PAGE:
What’s Good About a Brain Tumor?


My pastor was speaking yesterday about being thankful to God in all circumstances.  This seems to be an absurd concept in the case of a brain tumor diagnosis.  The again, maybe not.

My pastor told a story about when he was a pastor at a small country church in the deep south.  The parsonage sat in the middle of a grave yard.  That is not a location of which most people would be thankful, By he tells this story.

As is the custom in small southern towns (its not really limited to small southern towns), people often brought food to the pastor.  On one such occasion, the food item delivered was raw chitlins for cooking.  For the uninitiated, chitins are the intestines of a pig and would best be described as an “acquired taste.”  Having not acquired the taste my pastor had to do something to get rid of the chitlins and could not throw them away because members of his congregation hauled his trash to the dump (no garbage pick-up in the country.  He then realized he was living in the middle of a place where things were buried.  So, under the cover of darkness, he buried the chitlins in the grave yard.  He could thereafter say without hesitation that he was thankful for living in a grave yard.

Another example of how seemingly bad things can become something for which you can be thankful.  My friend’s husband had to have a “routine” hip replacement.  In the pre-op assessment, a heart condition was discovered that could have suddenly killed him.  She now tells everyone how thankful she is for needed hip replacement surgery.

You get the drift, many things that can knock to your knees can be viewed as a blessing.  For me, the brain tumor has caused me to lean hard on God and improve my relationship with Him, sharpened my focus, enabled me to speak about my faith with more confidence, led me to take a renewed interest in exercising to maintain my strength, driven me to become a passionate and compassionate participant in #BrainTumorThursday,  I am therefor thankful for my brain tumor.

Without doubt many others have found ways to be thankful for my brain tumor.  On such example is found on the PRISM BALANCE blog.  Although I’ve mentioned it before, The Not-So-Obvious Benefits of Brain Surgery is a great post that also provides some things that can make a brain tumor something for which you can be thankful.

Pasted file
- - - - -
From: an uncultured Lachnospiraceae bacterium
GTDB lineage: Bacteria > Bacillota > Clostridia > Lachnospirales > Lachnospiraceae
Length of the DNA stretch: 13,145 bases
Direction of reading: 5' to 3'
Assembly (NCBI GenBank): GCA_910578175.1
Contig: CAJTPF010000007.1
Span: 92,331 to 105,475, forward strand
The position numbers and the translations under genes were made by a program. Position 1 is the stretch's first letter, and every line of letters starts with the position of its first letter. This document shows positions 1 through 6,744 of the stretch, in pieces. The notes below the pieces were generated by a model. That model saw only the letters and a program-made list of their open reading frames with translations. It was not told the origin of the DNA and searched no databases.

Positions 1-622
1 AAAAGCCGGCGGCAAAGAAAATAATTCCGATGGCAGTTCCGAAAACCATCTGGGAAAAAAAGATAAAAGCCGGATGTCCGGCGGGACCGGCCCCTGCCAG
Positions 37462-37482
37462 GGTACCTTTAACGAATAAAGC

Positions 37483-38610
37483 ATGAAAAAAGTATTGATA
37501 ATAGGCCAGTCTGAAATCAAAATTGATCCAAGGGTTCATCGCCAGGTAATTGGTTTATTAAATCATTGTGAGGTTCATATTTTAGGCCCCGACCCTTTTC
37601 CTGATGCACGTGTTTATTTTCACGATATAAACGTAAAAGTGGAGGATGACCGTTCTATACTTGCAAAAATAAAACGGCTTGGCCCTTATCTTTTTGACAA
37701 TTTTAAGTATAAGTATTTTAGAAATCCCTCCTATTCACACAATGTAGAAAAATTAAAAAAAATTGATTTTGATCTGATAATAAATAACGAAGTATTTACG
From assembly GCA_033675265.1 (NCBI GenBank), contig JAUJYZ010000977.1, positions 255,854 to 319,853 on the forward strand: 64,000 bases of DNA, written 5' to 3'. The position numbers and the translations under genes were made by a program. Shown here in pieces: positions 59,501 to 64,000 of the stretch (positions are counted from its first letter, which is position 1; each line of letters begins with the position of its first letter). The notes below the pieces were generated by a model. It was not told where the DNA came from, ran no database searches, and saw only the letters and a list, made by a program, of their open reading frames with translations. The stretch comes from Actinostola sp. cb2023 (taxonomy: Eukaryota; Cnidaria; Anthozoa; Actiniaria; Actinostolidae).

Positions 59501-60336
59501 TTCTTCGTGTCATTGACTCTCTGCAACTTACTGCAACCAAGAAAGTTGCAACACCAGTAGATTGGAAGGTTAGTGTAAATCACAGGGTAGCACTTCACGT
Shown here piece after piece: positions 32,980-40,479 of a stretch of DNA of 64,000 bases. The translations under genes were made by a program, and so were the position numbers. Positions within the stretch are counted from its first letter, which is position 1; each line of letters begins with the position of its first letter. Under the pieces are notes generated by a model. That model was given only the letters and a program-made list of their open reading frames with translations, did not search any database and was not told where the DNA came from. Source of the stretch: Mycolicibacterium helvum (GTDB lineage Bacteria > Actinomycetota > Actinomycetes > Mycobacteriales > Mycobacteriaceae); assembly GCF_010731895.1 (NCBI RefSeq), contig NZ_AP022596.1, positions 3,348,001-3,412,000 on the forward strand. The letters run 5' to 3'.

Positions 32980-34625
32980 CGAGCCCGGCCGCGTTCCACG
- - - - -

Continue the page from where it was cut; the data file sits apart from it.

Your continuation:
So, my challenge to you is to consider whether you can be thankful for anything related to you brain tumor.  If you are so inclined, please consider sharing it below.  Additionally, if you think I’m insane of this idea is crazy, please comment below if you are so inclined.

A subsequent post is related to this post.

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9 thoughts on “What’s Good About a Brain Tumor?

  1. I am very thankful for my dad’s seizure 11 months ago today. It alerted us that he had a brain tumor and it gave us time to help him go through treatment. Even though he only lived for 10 months after the seizure, it allowed us to make the last 10 months of his life as good as we possible could and his journey should us the extreme good in this world.

    • I am Keith’s sister. I, too, am thankful for my Dad’s seizure for those same reasons. I also am thankful for the ability to be there with him as he was taken to Heaven. There are so many things to be sad about, but I am so glad he was with his family singing and praying before he took his last breath.

  2. I’m so glad you linked her blog here! I had to twist her arm (hah, kind of…not really) to make sure it was OK to post it on Twitter. She’s an amazing warrior…and I’m glad to have connected with her. And you!

  3. Oh my gosh, thank you for the link! (I have yet to learn how to link directly onto my blog.) I’m so glad to be helpful to people. 🙂

    Oh, and Heather, thank you so much for making me cry. And for posting on Twitter. 😉

  4. Pingback: One Thing Leads to Another | Brain Tumor Awareness

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